7,6,5 – countdown to the Solar Eclipse, plus a seagoat in your night sky

We are only week and counting as I post this today (Monday, Aug 14) for Solar Eclipse on August 21st.  This is an event you want to make sure to see.  Along with the eclipse we have planets and a seagoat in our evening skies.  Here is your guide to the sky for August 14 to 21, 2017…

Last Quarter Moon, New Moon and Solar Eclipse on August 21st

Last Quarter Moon takes place today at 9:15 pm and the Moon is at Perigee on Friday.  The New Moon is on Monday, August 21st at 2:30 pm.  This is a special New Moon as it is at a syzgy or perfect alignment of the Sun, Moon, and Earth creating a Total Solar Eclipse.  To see a total solar eclipse you must be in the “Path of Totality” which is the path of the Umbral (darkest shadow) cast onto Earth.  For this one the path runs from western Oregon to eastern South Carolina.  The path is about 75 miles wide, so it is quite narrow.  On either side of the path one will see a Partial Solar Eclipse.  This is what we will experience here in Maine.  For us the solar eclipse starts at 1:36 pm, the maximum is at 2:46 pm with roughly 54.7% of the Sun obscured by the Moon here in Bangor, and it ends at 3:55 pm.  To view it you will need special equipment (see last post for details).

Partial Solar Eclipse

On Wednesday at 5:30 pm join me for a free presentation at the Bangor Public Library to learn all about eclipses!  The August Friday night show at Emera Astronomy Center  Totality – Explore the Wonders of Eclipses shares all of the conditions for eclipses, science we learn and how to see them safely.  Do check it out!.  See http://astro.umaine.edu for details and tickets.  Emera Astronomy Center will also have free solar eclipse viewing on August 21st from 1:00 to 4:00 pm using safe viewing methods.

Planets for the week

Mercury and Mars are lost in the glare of the Sun this week.  If you get to the path of totality and have clear weather, you might catch them during the total solar eclipse, with Mars being to the west of the Sun and Mercury being to the east of it.  Jupiter is in the southwestern sky setting around 9:45 pm, so catch it as soon as possible after sunset.  Saturn is high in the south at sunset and easy to see until it sets around 1:00 am. Venus rises around 2:30am in the east as a bright morning star.  Look for it with the waning crescent Moon on Saturday morning when they will be only two degrees apart.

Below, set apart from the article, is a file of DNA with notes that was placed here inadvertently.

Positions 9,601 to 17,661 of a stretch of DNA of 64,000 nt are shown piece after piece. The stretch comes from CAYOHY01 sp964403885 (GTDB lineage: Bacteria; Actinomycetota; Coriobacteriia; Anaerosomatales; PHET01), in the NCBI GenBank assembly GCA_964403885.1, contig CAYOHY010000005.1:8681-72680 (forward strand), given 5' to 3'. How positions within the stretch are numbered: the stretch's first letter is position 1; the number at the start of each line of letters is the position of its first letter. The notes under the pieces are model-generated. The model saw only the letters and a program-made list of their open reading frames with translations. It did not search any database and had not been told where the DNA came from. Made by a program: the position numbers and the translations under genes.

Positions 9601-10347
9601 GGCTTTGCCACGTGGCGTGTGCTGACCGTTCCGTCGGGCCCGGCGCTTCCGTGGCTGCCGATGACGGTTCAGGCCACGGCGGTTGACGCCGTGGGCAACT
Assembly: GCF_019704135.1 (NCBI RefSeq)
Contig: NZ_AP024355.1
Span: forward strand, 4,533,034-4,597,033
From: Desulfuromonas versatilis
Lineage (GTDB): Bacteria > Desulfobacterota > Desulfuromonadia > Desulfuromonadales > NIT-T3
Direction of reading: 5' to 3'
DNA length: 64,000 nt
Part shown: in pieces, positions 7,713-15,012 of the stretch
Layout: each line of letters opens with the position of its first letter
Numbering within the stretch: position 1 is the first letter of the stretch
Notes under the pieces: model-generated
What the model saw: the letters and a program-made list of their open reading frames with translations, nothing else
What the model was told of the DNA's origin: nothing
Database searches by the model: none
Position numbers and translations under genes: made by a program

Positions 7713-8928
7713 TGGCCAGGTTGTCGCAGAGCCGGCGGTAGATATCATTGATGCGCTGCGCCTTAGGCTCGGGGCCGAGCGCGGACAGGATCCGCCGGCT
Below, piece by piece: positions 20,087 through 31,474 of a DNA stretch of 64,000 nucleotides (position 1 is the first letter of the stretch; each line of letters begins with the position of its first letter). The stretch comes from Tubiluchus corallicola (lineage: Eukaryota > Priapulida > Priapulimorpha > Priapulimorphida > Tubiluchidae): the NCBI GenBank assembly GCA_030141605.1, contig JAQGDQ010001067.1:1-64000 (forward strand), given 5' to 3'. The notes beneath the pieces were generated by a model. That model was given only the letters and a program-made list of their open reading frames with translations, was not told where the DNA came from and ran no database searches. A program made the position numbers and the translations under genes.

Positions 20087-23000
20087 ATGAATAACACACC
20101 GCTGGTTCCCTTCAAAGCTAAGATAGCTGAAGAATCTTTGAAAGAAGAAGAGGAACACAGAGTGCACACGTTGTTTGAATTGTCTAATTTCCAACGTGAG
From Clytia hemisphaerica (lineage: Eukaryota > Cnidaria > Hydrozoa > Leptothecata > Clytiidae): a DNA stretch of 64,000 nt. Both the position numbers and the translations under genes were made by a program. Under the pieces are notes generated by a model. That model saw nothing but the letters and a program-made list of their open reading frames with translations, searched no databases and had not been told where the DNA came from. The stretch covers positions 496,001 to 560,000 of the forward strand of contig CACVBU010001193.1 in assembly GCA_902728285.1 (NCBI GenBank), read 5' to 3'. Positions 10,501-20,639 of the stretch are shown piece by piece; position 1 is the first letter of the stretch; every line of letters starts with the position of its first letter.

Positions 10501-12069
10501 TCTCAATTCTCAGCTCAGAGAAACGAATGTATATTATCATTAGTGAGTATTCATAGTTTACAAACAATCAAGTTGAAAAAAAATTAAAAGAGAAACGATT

August 17th at 9pm – Star chart courtesy of Heavens-Above.com

It’s a goat, no it’s a fish – Actually it is a Seagoat!

Capricornus is a faint constellation visible in the southeastern skies of late summer.  How the Greeks came up with such a strange creature is hard to say, but try finding this faint “boomerang” shaped group in the early evening. The Greeks associated the constellation with the forest deity Pan who had the legs and horns of a goat.  He was honored in the sky for coming to the rescue of the other gods on occasion.  During the war between the gods and the Titans, Pan used his conch shell to scare the Titans.  He also outsmarted a monster called Thphon who was sent by Gaia by jumping into the Nile river and turning the lower part of his body into a fish – hence the seagoat.  Zeus eventually killed Typhon with his thunderbolts and place Pan in the sky to honor his service to the gods.

Capricornus the Seagoat

Satellites to See…

This week ISS is absent from our skies, but you can see passes of the Tiangong 1 on Tuesday evening from 9:19 to 9:22 pm moving from west to south.  On Thursday morning from 12:30am to 12:33 am see the Russian Mayak satellite moving from north to northeast.  See Tiangong 1 again on Friday from 8:35 to 8:39 pm moving from west to east-southeast.  On Sunday see Mayak from 1:00 to 1:03 am moving from north to north-northwest.

Get out and see the solar eclipse – do so safely! Check out the evening planets and a satellite or two. See if you can find the elusive seagoat Capricornus in the early evening.  Happy summer stargazing and keep your eye on the sky!

Shawn Laatsch

About Shawn Laatsch

Shawn Laatsch is the director of the Emera Astronomy Center and Jordan Planetarium at the University of Maine. He started his astronomy education career in 1984 and has directed planetariums in university and science center facilities, taught undergraduate astronomy courses, and given numerous lectures around the globe. He serves as President (2017 & 2018) of the International Planetarium Society, Inc. the world’s largest organization of planetarium professionals. Shawn has a passion for sharing astronomy and stargazing with people of all ages.